The mechanism of the clonidine-induced reduction in peripheral parasympathetic submaxillary salivation

European Journal of Pharmacology
G J GreenM S Yates

Abstract

The mechanism of the clonidine induced reduction in submaxillary salivation evoked by electrical stimulation of the chorda tympani was investigated in anaesthetised cats. This effect of clonidine was found to be dose and frequency dependent. In addition to clonidine, tramazoline, also a preferential presynaptic alpha-adrenoceptor agonist, produced a reduction in electricallly evoked salivation. Methoxamine, noradrenaline and naphazoline, which are less potent presynaptic alpha-receptor agonists, caused increases in salivation. Phentolamine only partially antagonized the decrease in salivation produced by clonidine whereas it was virtually abolished by yohimbine. Clonidine increased salivation evoked by intra-arterial injections of carbachol. These findings suggest that clonidine reduces peripheral parasympathetically evoked submaxillary salivation by activation of presynaptic alpha-adrenoceptors which inhibit cholinergic transmission.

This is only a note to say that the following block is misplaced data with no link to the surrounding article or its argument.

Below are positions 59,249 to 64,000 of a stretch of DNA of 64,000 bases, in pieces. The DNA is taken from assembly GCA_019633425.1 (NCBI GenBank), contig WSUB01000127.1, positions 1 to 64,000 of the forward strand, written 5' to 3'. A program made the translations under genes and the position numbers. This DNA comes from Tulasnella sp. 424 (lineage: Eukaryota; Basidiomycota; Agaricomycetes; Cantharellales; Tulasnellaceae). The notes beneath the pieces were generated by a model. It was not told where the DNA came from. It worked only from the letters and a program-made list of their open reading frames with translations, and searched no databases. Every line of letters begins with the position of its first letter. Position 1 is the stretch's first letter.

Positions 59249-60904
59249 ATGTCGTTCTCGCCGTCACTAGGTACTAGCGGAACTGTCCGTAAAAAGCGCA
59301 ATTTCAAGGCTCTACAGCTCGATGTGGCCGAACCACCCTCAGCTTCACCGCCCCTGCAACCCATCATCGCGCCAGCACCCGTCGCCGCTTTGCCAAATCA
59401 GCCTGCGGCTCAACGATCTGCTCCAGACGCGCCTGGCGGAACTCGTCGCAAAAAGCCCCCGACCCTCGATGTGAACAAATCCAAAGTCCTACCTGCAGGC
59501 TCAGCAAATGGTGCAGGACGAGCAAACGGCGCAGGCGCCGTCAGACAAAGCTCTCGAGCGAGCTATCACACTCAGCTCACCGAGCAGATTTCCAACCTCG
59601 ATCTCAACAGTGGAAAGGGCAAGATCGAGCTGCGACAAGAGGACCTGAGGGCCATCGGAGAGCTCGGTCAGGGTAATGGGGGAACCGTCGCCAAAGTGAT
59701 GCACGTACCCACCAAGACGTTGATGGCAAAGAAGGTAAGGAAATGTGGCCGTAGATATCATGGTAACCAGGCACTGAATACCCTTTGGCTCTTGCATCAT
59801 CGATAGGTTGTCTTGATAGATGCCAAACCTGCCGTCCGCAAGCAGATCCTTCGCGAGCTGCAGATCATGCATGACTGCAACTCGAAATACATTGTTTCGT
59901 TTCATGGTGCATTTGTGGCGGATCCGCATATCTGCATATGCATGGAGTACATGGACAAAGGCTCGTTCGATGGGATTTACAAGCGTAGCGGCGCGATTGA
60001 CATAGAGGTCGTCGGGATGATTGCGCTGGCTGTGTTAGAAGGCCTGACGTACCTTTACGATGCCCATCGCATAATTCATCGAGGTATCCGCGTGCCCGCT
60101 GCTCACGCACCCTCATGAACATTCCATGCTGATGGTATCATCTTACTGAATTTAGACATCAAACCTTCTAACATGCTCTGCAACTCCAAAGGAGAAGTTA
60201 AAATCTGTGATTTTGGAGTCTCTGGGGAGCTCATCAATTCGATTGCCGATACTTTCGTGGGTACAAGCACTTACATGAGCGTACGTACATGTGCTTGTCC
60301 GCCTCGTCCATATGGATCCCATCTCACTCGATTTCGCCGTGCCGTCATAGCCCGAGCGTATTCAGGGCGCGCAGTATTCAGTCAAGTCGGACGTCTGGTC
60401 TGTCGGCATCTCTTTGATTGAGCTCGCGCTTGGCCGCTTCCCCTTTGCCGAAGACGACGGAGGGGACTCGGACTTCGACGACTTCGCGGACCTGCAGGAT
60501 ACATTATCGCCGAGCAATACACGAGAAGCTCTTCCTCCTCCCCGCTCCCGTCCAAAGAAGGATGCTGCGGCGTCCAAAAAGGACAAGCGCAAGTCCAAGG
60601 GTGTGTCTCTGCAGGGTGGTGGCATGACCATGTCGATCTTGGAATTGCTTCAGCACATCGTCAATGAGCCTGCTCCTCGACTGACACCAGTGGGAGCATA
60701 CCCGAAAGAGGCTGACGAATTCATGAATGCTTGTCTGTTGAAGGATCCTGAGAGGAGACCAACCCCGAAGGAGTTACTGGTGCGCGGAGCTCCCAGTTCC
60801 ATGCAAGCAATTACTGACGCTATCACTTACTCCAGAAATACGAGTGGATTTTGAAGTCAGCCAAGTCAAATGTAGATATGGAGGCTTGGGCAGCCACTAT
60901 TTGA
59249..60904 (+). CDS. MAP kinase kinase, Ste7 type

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Related Concepts

Tramazoline
Carboptic
Diastolic Blood Pressure
Secretion of Saliva
Methoxamine
Adrenergic alpha-Agonists
Adrenergic alpha-Antagonists
Entire Chorda Tympani
Naphazoline
Adrenergic Receptor

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